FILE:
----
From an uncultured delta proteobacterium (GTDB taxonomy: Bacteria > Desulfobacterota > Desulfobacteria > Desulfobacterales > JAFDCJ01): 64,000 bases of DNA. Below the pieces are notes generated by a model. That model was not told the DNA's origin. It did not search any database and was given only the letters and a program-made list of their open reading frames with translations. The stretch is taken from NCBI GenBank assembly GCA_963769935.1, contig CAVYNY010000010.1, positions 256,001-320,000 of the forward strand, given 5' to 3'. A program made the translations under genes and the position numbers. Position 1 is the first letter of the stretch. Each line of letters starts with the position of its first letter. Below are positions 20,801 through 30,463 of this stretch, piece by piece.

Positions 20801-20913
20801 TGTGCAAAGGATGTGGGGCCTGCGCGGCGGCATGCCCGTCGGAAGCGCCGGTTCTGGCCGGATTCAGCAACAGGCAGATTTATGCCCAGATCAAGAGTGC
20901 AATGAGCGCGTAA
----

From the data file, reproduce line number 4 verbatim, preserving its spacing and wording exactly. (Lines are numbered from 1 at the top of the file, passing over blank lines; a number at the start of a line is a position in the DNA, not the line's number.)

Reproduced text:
20901 AATGAGCGCGTAA